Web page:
That may seem a lot but of those who played 10 or more games last season, nineteen netminders cost their clubs more per save than the Finn cost Dallas, including Pekka Rinne ($4,199.16), Corey Crawford ($3,908.79) and Tuukka Rask ($3,773.58).

Vantaa native Niemi will earn $500,000 more in Dallas than he did in San Jose, where he played 61 games last season and stopped 1,656 pucks at a cost of $2,415.46 per save.

In context; only RFA Braden Holtby’s $980.39 per save provided better value among netminders who played 60 or more games last season, and only five netminders (including Hotlby) who played 50 or more games had a better dollar per save return than Niemi: Toronto’s Jonathan Bernier (also an RFA), Andersen, Ben Scrivens and Jhonas Enroth.

By comparison, Henrik Lundqvist came in at $6,933.12 per save, second highest among goalies who played 10 or more games last season and almost a thousand dollars more than Niemi and Lehtonen combined ($5,898.34).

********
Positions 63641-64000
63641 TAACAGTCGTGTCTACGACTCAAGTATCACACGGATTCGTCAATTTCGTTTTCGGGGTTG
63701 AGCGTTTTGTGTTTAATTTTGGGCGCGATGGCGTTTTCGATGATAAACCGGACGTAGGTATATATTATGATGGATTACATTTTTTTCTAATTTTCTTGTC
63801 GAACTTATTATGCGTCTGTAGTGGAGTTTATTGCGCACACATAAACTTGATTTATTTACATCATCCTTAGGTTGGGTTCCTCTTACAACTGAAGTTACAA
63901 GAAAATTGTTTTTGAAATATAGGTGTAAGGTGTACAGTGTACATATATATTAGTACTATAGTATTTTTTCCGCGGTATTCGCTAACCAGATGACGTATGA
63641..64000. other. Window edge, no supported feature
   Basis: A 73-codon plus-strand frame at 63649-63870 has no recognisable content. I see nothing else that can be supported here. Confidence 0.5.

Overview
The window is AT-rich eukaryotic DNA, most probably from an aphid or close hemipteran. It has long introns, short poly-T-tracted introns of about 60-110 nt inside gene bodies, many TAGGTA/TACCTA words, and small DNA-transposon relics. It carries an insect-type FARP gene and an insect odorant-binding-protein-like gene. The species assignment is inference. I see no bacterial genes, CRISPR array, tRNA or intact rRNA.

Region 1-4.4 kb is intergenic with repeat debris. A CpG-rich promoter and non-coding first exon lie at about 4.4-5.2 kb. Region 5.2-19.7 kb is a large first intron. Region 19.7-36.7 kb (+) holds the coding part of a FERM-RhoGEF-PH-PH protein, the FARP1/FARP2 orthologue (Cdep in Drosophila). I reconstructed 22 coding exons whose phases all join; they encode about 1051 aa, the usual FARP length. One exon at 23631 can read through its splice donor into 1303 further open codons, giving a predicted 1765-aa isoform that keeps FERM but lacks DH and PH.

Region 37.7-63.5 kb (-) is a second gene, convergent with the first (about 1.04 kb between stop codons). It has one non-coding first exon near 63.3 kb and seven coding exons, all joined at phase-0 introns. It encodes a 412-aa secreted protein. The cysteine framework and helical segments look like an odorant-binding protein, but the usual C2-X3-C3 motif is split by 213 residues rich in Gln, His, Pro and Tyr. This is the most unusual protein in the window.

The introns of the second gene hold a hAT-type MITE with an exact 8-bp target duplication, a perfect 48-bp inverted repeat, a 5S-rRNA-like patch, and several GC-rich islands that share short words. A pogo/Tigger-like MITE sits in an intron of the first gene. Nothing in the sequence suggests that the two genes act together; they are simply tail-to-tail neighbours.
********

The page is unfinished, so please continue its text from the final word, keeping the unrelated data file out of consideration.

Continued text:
Given the choice of the three however, Lundqvist, $8.5 million contract and all, would be an almost universal choice to be a teams’ number one.

It’s also important to remember that prior to last season, when he was sidelined by a neck injury, Lundqvist hadn’t faced less than 1,600 shots in a full season since his debut in 2005, and regular plays more than 60 games per year for the Rangers.

Boost his save total to that magic 1,600 mark and his cost per save comes down to a more palatable $5,312.50. Still pricey, but with a career Goals Saved Above Average (GSAA) that has him keeping out an additional 15 to 20 goals per season; the veteran Swede may cost you more, but he’ll also earn that money back in different ways.

Lundqvist is, after all, King of Clutch.

And that is where cost analysis of goaltenders can become tricky.